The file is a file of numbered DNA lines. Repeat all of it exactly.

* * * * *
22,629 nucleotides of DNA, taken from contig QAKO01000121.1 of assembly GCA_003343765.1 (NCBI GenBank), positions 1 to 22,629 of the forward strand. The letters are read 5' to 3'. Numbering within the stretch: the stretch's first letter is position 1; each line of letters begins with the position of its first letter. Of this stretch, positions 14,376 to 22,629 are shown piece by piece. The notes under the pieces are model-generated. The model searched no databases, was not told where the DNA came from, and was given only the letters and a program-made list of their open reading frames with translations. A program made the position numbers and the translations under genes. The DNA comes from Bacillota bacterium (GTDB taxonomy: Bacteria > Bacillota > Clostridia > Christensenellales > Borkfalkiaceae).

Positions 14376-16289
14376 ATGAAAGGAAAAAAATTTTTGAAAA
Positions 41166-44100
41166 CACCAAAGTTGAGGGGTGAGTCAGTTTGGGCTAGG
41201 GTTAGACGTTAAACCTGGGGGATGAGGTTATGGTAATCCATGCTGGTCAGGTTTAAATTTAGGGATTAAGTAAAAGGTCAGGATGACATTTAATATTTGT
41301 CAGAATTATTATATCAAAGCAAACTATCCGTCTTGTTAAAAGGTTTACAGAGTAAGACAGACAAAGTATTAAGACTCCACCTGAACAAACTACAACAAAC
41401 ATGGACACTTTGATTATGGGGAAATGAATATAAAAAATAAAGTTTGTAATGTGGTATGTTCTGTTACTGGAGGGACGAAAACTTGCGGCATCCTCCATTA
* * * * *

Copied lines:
22,629 nucleotides of DNA, taken from contig QAKO01000121.1 of assembly GCA_003343765.1 (NCBI GenBank), positions 1 to 22,629 of the forward strand. The letters are read 5' to 3'. Numbering within the stretch: the stretch's first letter is position 1; each line of letters begins with the position of its first letter. Of this stretch, positions 14,376 to 22,629 are shown piece by piece. The notes under the pieces are model-generated. The model searched no databases, was not told where the DNA came from, and was given only the letters and a program-made list of their open reading frames with translations. A program made the position numbers and the translations under genes. The DNA comes from Bacillota bacterium (GTDB taxonomy: Bacteria > Bacillota > Clostridia > Christensenellales > Borkfalkiaceae).

Positions 14376-16289
14376 ATGAAAGGAAAAAAATTTTTGAAAA
Positions 41166-44100
41166 CACCAAAGTTGAGGGGTGAGTCAGTTTGGGCTAGG
41201 GTTAGACGTTAAACCTGGGGGATGAGGTTATGGTAATCCATGCTGGTCAGGTTTAAATTTAGGGATTAAGTAAAAGGTCAGGATGACATTTAATATTTGT
41301 CAGAATTATTATATCAAAGCAAACTATCCGTCTTGTTAAAAGGTTTACAGAGTAAGACAGACAAAGTATTAAGACTCCACCTGAACAAACTACAACAAAC
41401 ATGGACACTTTGATTATGGGGAAATGAATATAAAAAATAAAGTTTGTAATGTGGTATGTTCTGTTACTGGAGGGACGAAAACTTGCGGCATCCTCCATTA